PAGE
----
21 questions, go! Are you Leonard Nimoy? FUCK! EVERY FUCKING TIME!!! We have way more than 21 questions in this episode, and you will learn things about us both. Some good, some bad, some downright sinful. It is Friday, after all. Pop in a soft gummy, and have yourself some hard sex. Leave this episode on while you do it. Have you ever had a laughing fit during sex? I mean, I've never been noodling for catfish, but when one of those monsters clamps down on Billy Joe Bob's arm, it has to be a similar sensation to what the female vagina does to a meaty man stick during sex laughter. if you get the guy laughing hard enough, the tip of his dick will actually squeak like a dog toy. This was all inspired by the sad, heavy head of Piggy. She rested herself on my arm, and this is what I felt in my heart. We're all going to be working for this furry fucker one day, so make with the treats and shield your eyes from her sad gaze. God help all of our holes, and poles.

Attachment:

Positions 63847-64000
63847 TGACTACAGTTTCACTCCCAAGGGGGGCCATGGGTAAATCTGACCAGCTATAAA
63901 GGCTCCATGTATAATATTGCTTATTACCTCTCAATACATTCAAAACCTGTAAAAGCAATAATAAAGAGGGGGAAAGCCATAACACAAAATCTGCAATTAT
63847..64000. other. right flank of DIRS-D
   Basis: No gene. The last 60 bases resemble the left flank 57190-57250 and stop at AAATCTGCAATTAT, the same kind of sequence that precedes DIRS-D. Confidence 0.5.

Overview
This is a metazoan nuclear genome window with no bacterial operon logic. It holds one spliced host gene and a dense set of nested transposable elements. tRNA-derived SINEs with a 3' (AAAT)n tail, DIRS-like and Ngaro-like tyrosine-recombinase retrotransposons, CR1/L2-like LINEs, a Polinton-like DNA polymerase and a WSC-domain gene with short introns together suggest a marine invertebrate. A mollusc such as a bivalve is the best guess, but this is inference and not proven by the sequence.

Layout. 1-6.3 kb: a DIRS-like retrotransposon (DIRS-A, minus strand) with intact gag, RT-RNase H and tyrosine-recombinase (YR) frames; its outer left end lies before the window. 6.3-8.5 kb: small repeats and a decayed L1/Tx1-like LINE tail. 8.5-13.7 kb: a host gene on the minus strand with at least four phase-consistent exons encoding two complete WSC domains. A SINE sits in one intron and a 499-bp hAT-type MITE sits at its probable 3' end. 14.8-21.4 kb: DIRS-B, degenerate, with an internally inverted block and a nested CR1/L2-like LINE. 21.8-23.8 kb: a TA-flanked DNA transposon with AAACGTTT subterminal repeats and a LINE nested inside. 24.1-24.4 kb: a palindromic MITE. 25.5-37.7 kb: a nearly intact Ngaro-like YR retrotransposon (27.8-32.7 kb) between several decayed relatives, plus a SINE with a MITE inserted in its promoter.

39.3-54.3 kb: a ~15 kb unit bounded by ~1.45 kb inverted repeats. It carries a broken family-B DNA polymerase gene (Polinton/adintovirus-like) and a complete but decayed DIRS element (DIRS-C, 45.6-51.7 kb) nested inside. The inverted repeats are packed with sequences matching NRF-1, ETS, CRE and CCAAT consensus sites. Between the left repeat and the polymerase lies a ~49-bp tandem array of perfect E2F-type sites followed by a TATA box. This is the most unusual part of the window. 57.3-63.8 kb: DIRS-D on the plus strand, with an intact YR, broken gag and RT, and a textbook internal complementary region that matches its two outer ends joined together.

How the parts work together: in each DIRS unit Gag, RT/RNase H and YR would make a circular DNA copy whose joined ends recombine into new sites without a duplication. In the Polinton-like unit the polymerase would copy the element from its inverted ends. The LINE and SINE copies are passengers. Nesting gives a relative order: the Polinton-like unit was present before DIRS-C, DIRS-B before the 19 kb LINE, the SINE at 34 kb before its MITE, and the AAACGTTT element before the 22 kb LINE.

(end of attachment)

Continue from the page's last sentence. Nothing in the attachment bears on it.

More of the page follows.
A film where Captain Kirk must face off against his greatest mistake. Kyle wants Khan's hairstyle. Dave thinks he'd be fine with an ear worm. The Machine thinks the Enterprise is sexy. Ben Rowe joins the conversation to stun them with wonderful context.You can listen to Ben's podcast, Scream Scene, here: https://screamscenepodcast.tumblr.comAnd you can follow it on Twitter: https://twitter.com/_ScreamSceneYou can also follow Ben on Twitter: https://twitter.com/CineastBenRoweYou can follow us on Letterboxd to see the entire list of movies we've talked about: https://letterboxd.com/kdvstm/Watch the trailer for Star Trek II: The Wrath of Khan here: https://youtu.be/x8X44NRltMMOur sponsors this week are: Pod Power - With Pod Power, our sponsors are making it possible for us to amplify the voices of Albertans and Alberta podcasters. This episode, Edmonton Community Foundation is helping us give a Pod Power shout out to Overdue Finds - https://www.epl.ca/podcast/ - Bryce Crittenden and Caroline Land will be hosting conversations about books, movies, music, pop culture and other great things happening in Edmonton. We're hoping you'll learn more about what you can find at the library. Alberta Blue Cross - https://www.ab.bluecross.ca - Alberta Blue Cross group benefit plans are easy to manage, anywhere, anytime and on any device, making it easy for you and your employees to access. Send feedback to email@example.comKyle and Dave vs The Machine is a proud member of The Alberta Podcast Network: Locally grown. Community supported. Here's their link again: https://www.albertapodcastnetwork.comKeep up to date with Kyle and Dave vs The Machine by following its social media channels: Twitter: https://twitter.com/kdvstmInstagram: https://www.instagram.com/kdvstm/YouTube: https://www.youtube.com/channel/UCEZKUfH0IOp-lH5OQdIpvLwPatreon: https://www.patreon.com/kdvstmThis week the Machine printed out: 01001001 00100000 01110010 01100101 01100001 01101100 01101100 01111001 00100000 01101110 01100101 01100101 01100100 00100000 01100001 01101110 00100000 01101001 01101110 01110100 01100101 01110010 01101001 01101111 01110010 00100000 01101101 01100001 01100100 01100101 00100000 01100110 01110010 01101111 01101101 00100000 01110010 01101001 01100011 01101000 00100000 01000011 01101111 01110010 01101001 01101110 01110100 01101000 01101001 01100001 01101110 00100000 01101100 01100101 01100001 01110100 01101000 01100101 01110010 00101110 00100000 ★ Support this podcast on Patreon ★